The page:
"My manager kind of slapped me around a bit mentally, because I was starting to over-obsess about writing new music. He said ‘remember why you do this: it’s because you love music and it’s fun.’ "
As rites of passage go, popstar evolution comes with a high casualty rate. Joe Jonas was born in 1989, yet he’s sashaying past “the 27 club” with a litany of chart-tracking hits, a supermodel ex-girlfriend, and a jet-set lifestyle. But it’s the omissions that stand out – no arrests, no drug overdoses, weapons charges, near-fatal accidents involving swimming pools… Yet if you’ve been paying attention there’s a liberation taking place for Joe Jonas – an emergence of a real person behind all the layers of expectation and managed identity. After years of faithful service as Disney’s golden child – the purity ring-clad proponent of abstinence and youthful faith – it’s not surprising that somewhere along the way the real Joe Jonas was a bit obscured, his identity folded in to all the things he was expected to be. But there was more to Jonas than he was encouraged to reveal: a character with edges that didn’t quite fit into the center of the Venn diagram where Christian, lead singer in a family boy band, and Disney-star overlap.
Jonas’ metamorphosis is a more down-to-earth one. It hasn’t been a completely smooth transition – comfort, stability, and routine are powerful motivators, and the breakup of the Jonas Brothers left him reeling. For the first time it was up to him and him alone to decide what was next. He traveled, opened a restaurant, sampled the joys of hedonism, embarked on a brief solo career. He began speaking openly about his sex life, about his past, and about who he wants to be as a musician.
This is the Joe Jonas that meets me at a taco joint in Hollywood. There’s a giddiness about him – the wide-eyed excitement of newfound freedom. He’s stoked about his new band, DNCE – a funk-pop/dance-rock four-piece whose sugary, shiny, and undeniably infectious debut single “Cake By the Ocean” became a surprise global smash-hit. DNCE is all Joe, and he’s savoring his newfound creative freedom. “I was trying to figure out for myself what I wanted it to sound like,” Jonas tells me, “and I was actually allowing myself to be kind of selfish about that. For so many years I had a lot of cooks in the kitchen and other members of bands that I was working with. This was the first time that I was really able to say, ‘I want to create something on my own and see what this could be.’”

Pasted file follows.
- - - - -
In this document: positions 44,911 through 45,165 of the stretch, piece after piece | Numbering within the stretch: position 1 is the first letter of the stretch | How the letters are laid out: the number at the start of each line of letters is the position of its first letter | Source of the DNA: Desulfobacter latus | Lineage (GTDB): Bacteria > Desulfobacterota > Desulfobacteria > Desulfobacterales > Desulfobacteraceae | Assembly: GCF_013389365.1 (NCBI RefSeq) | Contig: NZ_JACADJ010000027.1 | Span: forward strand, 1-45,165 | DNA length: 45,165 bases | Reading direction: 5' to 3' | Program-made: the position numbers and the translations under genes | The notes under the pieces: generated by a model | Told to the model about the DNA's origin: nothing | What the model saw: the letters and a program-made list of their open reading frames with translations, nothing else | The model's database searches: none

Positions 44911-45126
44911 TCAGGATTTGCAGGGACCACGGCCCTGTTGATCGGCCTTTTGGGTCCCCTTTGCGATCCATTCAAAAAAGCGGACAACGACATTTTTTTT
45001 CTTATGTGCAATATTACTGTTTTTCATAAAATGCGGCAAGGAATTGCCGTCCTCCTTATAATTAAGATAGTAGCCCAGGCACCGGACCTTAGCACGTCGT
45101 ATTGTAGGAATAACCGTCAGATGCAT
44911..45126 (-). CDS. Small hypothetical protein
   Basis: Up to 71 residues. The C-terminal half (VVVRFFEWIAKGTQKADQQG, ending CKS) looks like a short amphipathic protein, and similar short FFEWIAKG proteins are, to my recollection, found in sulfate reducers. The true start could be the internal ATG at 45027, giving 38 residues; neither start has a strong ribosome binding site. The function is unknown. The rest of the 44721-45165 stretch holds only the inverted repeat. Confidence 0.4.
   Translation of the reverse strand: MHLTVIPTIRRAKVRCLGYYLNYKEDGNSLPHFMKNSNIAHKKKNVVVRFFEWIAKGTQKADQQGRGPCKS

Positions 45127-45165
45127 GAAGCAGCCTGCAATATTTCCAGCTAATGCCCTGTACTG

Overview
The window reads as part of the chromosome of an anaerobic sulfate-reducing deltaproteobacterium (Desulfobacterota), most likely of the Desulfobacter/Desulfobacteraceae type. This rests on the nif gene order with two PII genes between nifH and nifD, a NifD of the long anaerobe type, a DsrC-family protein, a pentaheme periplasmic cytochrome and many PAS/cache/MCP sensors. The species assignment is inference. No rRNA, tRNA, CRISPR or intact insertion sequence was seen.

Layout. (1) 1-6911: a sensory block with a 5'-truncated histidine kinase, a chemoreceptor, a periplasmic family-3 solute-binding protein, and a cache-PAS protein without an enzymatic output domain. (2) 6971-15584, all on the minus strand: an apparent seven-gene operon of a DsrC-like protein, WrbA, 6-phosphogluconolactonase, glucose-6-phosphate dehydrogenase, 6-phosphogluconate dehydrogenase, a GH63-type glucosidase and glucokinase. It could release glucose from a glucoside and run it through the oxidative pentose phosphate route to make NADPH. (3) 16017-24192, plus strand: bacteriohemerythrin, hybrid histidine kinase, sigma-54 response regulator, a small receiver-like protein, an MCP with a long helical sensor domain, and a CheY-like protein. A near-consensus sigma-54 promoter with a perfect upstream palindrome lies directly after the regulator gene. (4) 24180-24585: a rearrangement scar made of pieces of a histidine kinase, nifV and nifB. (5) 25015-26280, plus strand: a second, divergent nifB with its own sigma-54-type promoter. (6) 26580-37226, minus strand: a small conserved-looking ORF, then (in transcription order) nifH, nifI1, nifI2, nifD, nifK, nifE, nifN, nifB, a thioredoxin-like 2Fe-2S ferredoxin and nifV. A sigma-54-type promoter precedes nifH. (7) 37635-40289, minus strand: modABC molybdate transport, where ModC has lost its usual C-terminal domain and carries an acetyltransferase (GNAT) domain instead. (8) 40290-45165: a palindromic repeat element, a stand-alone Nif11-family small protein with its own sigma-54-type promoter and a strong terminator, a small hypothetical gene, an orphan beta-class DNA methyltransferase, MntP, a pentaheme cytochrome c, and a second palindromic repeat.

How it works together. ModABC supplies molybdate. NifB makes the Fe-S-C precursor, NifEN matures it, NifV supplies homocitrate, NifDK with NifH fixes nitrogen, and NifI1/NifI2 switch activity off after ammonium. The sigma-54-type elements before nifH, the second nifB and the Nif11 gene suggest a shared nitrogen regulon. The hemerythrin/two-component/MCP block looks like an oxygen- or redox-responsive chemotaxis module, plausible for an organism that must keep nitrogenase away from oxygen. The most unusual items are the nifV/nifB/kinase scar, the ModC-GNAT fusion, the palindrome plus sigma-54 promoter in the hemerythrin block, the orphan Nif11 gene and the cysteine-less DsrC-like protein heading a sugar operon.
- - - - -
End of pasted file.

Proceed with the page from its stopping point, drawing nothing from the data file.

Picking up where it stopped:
Jonas is trying everything. It’s not just within the realm of music that he has been exploring the limits of his unlocked potential. He recently made his underwear-modeling debut for Guess, a task he took seriously. “A couple of years ago I had the opportunity to do their underwear on a different campaign. I was like, ‘how long until we shoot?’ And they said, ‘Oh, two weeks.’ Two weeks!” He laughs. “This was just when the band was taking off and we were celebrating every night, which means drinking and partying, staying up until four, waking up at six, jumping on a flight and then performing a show – living the rockstar lifestyle I guess,” he tells me, as if it’s a question.
“And I was like, no way. I wasn’t ready. But it kind of ate me up inside. This time I decided to do it, and it was during our insane summer tour with Selena Gomez – the toughest time I could have done it,” he tells me. “But I was in the gym every day at nine AM, learning how to box. And that became a new art form for me. It wasn’t just lifting weights and bro-ing out. It was about learning something new and putting myself through that challenge, seeing what I could do if I put in the effort.”
Playing full-time with a woman – lead guitarist of DNCE JinJoo Lee – has been another first in a season of new experiences for Joe Jonas. He first encountered her when his dad was auditioning players for Jordin Sparks’ band. She had just arrived in L.A. from South Korea and barely spoke English, and when she showed up for the audition she didn’t even know the song that she was going to be playing. “But she could hear people in the rehearsal room playing the same song over and over again, so she taught it to herself and then walked in, played it perfectly, and ripped a solo off the top of it,” Joe tells me, a bit of lingering awe in his voice. “I’ve known for a while that if I was ever going to put together a band that I’d want her to be a part of it.”